Linear algebraic groups (Borel, Springer, Humphreys). Well, it seems to me a little bit of group schemes over a base has to be discussed in order to be able to even state the material in GIT. That’s why it is on the list.

Johan, for the relative curve thing I had in mind to use Nagata; not sure what an easier method might be. As for sst reduction for curves, in Qing Liu’s book he proves the resolution in the special case of “fibered curves” over a Dedekind base, exploiting special features of that to bypass a lot of the complications of Lipman’s treatment of the general case (e.g., excellence does not pervade his discussion). I’ve never read his treatment, since I deduced the general case for myself many years ago from the excellent case and found the experience sufficiently draining that I don’t want to revisit it. But Akshay and I will force a grad student or postdoc to present it in our Mordell seminar this year, so maybe I’ll get inspired by that to read the details of how Liu pulls it off.

Johan, you mention “moduli stacks of abelian varieties”. The stacks project is meant to be self-contained (in some sense), but surely you are not going to embed a treatise on the entire theory of abelian varieties over fields in the middle, right? (To get the moduli spaces off the ground one needs a huge amount of the theory over fields, what with the whole saga of polarizations, etc.). Maybe I misunderstand the intent with that topic.

Yes, you would have to talk a bit about polarizations of abelian schemes. Call me an optimist, but I think this is not nearly as bad as semi-stable reduction of curves. Moreover, I am not sure exactly how much material you would need in order to prove the stack of polarized abelian schemes is an algebraic stack; it should come _after_ proving that the stack of polarized varieties is an algebraic stack. So the only thing that you need to do to apply this to the stack of polarized abelian schemes, is to link the notion of a polarization of an abelian scheme in terms of a morphism to the dual, to the usual notion of a polarization.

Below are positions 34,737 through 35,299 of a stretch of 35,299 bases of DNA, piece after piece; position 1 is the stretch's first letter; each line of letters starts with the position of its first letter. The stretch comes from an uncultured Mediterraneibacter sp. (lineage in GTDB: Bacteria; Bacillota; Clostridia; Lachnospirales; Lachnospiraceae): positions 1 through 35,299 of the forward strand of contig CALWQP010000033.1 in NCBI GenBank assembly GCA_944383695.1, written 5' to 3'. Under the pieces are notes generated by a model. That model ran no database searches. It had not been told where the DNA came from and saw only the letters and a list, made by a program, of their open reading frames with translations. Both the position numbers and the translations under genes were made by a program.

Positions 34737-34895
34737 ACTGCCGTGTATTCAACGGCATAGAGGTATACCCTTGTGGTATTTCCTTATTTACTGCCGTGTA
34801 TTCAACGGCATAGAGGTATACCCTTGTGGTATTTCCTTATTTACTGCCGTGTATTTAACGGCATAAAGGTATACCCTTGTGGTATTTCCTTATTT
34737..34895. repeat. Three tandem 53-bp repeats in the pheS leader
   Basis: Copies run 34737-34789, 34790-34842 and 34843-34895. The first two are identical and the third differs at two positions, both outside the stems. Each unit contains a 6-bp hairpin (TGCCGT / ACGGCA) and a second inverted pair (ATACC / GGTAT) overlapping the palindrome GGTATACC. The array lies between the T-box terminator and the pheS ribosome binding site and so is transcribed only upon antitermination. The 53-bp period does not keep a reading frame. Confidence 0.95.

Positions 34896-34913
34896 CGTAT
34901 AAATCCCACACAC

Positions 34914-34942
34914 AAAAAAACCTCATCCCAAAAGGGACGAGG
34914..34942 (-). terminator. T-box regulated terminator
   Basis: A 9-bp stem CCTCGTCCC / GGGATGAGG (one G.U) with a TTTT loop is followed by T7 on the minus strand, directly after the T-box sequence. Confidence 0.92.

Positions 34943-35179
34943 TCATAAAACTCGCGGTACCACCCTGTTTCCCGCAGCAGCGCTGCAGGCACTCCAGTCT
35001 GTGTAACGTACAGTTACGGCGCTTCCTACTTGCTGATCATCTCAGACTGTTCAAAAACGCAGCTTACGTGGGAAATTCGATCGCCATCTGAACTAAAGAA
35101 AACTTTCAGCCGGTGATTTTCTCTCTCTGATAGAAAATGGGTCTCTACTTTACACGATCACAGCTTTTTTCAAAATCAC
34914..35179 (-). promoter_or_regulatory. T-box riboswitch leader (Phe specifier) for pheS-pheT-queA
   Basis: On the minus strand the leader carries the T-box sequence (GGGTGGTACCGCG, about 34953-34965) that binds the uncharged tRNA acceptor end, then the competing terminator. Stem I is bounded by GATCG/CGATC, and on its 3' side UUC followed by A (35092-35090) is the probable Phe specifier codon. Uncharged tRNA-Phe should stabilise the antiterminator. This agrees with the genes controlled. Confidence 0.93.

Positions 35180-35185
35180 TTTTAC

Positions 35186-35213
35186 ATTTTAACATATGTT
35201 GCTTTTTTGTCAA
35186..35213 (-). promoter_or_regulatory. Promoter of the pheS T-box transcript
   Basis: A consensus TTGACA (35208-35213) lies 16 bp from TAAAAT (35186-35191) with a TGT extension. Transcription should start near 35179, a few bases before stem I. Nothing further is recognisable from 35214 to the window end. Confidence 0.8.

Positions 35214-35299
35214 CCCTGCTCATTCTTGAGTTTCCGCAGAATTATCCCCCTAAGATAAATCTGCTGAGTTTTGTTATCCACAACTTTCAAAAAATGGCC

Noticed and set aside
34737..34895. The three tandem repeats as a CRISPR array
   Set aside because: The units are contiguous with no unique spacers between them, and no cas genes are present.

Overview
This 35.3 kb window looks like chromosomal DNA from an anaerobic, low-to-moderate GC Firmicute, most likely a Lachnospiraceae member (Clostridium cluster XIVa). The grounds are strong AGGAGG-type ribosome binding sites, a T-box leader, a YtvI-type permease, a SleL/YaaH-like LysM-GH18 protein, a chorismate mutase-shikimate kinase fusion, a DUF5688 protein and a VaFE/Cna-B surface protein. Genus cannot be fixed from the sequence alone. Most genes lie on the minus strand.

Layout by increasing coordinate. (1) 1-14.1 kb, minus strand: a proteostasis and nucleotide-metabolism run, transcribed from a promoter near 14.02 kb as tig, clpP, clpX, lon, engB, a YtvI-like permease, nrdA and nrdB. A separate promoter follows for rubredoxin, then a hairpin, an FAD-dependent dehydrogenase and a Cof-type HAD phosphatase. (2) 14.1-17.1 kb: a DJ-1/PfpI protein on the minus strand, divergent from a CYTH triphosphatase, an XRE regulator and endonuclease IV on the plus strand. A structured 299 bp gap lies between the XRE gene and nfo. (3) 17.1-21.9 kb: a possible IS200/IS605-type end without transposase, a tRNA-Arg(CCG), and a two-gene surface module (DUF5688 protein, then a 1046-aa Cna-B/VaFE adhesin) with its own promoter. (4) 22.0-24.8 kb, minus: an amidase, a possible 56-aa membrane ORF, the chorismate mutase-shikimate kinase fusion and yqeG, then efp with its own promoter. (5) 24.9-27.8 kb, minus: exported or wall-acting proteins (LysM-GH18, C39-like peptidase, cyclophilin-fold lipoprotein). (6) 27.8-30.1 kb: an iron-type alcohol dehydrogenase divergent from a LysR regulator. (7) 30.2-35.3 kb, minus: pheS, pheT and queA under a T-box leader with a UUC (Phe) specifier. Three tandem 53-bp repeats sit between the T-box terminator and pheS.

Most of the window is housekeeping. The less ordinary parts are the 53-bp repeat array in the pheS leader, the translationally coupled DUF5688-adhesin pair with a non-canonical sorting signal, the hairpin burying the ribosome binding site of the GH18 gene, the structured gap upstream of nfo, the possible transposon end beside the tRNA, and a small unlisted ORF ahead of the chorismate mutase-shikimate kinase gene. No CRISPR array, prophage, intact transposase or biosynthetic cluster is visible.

Dear Johan,

I believe that a separated, finite type, flat family of curves is not necessarily quasi-projective over an ‘etale cover of the base. I thought Max Lieblich gave us both a counterexample some years ago.

Essentially you start with a flat, proper, family of curves over P^1 which is not globally projective. Then you consider the pullback by the projection from A^2 – {0} to P^1, but considered as a non-proper family over A^2, or better, just the germ of this family over Spec of the complete local ring of 0 in A^2. You can recover the original family over P^1 from this new family over Spec of the complete local ring. So I do not believe this new family can be quasi-projective (unless the original family is projective).

Best regards,

Jason

Dear Jason, Thanks! I now remember this too… argh! The problem with my suggestion above to use a compactification is that the fibre over 0 in your example would not have dimension 1. Thanks again!

[Edit: An example of a non-projective proper normal surface Z with a flat morphism Z —> P^1 can be found in section 2.5 of the paper “On non-projective normal surfaces” by Stefan Schroer.]

Oops, I also missed the jump in fiber dimension. Good catch.

Dear Johan,

I think another great project would be an exposition of Artin’s approximation theorem and Artin’s algebraization theorems.

Best regards,

Jason